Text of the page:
“We’ve got some remarkable successes when you look beyond that. For instance, 99 per cent of our students have got five good GCSE grades A*-C and 77 per cent of our students have gained at least one A* or A grade. Among the personal success stories there is one student who has achieved 11A*s.

“It is the icing on the cake for us. We’ve had a very successful year and the results prove that our students can achieve in a wide range of areas.”

Pupils and staff at Whitehaven School were celebrating after the overall measure of five good grades (A*-C) went up again this year to 90 per cent, six per cent more than previously.

Head Lynette Norris said: “The students have again worked exceptionally hard this year and supported by our staff have produced some fantastic results – in some areas the best the school has ever had.”

Ben Naylor, from Whitehaven, gained five A*, five A, two B and a Distinction. He was said he was happy with the results and got better than he expected. He will be going on to study Maths, Further Maths, Chemistry and Physics at A Level.

Laoise Manger, also of Whitehaven, gained five A*, six A, and a Distinction.

She said: “I am really pleased with the results because I worked really hard.”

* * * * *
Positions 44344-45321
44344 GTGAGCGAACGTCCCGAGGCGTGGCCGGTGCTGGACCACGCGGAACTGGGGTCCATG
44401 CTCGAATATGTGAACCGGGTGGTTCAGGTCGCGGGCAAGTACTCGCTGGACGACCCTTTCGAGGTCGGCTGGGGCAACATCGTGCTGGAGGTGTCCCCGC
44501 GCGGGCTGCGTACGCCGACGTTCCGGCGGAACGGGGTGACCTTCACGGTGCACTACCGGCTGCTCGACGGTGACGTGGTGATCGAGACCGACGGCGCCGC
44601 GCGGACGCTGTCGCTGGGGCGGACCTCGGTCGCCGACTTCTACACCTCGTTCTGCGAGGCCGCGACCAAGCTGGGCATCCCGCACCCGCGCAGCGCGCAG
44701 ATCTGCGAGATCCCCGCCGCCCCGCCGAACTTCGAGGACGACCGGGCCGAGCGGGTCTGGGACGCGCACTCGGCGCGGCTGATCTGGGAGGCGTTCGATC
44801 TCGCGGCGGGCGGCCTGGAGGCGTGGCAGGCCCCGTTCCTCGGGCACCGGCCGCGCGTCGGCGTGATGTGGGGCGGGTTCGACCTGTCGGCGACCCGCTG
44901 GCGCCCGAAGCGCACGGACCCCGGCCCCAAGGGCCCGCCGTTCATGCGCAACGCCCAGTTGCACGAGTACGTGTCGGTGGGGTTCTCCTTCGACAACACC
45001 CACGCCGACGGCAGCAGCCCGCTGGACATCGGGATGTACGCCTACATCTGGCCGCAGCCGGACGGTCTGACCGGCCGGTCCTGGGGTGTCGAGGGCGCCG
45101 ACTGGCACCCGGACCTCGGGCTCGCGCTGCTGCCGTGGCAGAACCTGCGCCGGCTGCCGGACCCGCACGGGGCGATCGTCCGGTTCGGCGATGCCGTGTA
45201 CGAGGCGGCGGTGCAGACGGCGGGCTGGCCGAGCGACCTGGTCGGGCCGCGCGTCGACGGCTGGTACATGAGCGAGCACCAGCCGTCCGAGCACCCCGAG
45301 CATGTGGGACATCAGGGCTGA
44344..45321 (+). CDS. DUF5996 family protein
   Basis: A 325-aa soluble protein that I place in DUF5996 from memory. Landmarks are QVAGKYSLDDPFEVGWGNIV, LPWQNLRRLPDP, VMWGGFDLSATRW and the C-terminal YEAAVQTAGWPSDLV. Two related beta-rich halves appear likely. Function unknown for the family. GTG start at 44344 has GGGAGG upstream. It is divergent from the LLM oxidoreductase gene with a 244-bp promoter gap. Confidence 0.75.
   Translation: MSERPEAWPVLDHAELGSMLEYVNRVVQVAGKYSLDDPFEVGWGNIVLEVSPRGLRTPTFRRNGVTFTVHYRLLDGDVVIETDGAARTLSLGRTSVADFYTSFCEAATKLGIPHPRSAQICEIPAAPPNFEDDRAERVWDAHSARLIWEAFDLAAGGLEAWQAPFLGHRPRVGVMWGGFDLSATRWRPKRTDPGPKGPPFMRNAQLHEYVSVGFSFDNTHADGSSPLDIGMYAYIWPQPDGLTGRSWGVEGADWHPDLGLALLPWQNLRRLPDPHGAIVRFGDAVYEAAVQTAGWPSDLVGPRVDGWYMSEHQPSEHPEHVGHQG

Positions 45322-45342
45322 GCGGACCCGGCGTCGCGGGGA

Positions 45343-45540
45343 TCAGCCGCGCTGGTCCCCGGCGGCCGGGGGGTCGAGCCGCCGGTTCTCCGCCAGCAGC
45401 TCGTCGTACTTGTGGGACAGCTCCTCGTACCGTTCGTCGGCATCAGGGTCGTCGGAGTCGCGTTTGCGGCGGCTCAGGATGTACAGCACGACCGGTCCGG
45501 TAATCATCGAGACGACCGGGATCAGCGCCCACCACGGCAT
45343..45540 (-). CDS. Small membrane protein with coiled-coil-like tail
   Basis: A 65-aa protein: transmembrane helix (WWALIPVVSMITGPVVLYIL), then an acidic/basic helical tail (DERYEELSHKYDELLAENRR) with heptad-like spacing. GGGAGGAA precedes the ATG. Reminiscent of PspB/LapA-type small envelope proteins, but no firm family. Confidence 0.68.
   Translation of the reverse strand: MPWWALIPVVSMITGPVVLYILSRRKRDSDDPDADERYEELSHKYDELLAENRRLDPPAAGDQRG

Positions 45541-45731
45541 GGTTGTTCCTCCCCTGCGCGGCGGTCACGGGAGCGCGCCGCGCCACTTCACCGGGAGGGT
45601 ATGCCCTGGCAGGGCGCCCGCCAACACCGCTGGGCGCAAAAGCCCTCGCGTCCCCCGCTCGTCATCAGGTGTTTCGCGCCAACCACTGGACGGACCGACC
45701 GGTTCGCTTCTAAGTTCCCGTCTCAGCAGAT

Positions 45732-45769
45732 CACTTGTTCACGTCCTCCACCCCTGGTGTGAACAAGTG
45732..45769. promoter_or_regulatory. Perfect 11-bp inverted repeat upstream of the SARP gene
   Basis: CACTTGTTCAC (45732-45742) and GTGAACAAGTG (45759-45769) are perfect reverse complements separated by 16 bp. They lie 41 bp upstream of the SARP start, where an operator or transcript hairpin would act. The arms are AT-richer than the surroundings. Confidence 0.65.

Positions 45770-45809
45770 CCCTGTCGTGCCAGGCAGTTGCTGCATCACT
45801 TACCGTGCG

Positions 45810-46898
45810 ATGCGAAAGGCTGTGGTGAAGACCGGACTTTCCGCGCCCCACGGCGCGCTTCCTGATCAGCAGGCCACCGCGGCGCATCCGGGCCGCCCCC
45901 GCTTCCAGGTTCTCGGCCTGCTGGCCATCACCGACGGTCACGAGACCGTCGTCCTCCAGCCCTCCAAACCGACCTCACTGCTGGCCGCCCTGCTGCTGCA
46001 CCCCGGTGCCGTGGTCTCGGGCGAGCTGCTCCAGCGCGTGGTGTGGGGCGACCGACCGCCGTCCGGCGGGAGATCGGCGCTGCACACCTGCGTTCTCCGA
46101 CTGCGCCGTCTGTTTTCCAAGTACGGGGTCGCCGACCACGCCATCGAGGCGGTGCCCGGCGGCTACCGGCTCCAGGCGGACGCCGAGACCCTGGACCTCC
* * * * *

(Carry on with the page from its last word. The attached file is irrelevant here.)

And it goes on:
She will study Biology, Chemistry, Maths and History at A-level.

Have your say

Jonah, there are more pupils who must be missing from the exam entries if shools are getting more than 90 percent A to C passes. It would be the equivalent of claiming that suddenly all men took a certain shoe size. Statistically, if everone passes then either the pass mark is too low or the exam is too simple. If this is not the case then why have an exam and who gets the D, E and F grades? I don't think Mr Gove ever expected all pupils to pass or else why does he moan about the quality of English education?

Posted by C Forte on 29 August 2013 at 13:19

Sorry Mrs W, I did sit 'O' levels in 1970 I as I said in my last comment. I took seven 'O' levels and failed five! I also have taken GCSE, BTEC and have a degree and qualifications in training and education.

I worked in schools for fifteen years or so (after graduating as a mature student), so have experienced education as both a student and an educator!

There are some subjects where coursework is a fairer way of assessing a pupil than an single exam. Perhaps if I had done coursework for 'O' level, I might have passed more exams: I was ill for five weeks before I took 'O' levels and there was no offer of "consideration" for the illness.

I don't think Art, Domestic Science (now "Food Technology"), Sewing (now "Textiles") or Woodwork (now "Resistant Materials") can be judged solely by a written exam at the end of the course.

Unfortunately, C Forte may not appreciate that there are sometimes good reasons why a pupil can't read and write. For example: a friend has Dyslexia and had to have a "reader" when taking some of her exams. She is now studying in University - but still has problems reading and writing.

OFSTED is a strange beast. One year, the teachers had to be "extremely entertaining" (or similar phrase) to achieve "outstanding" status for an observed lesson! Another year they were more worried about the CCTV system covering all the access points to the school!

Posted by jonah on 28 August 2013 at 20:53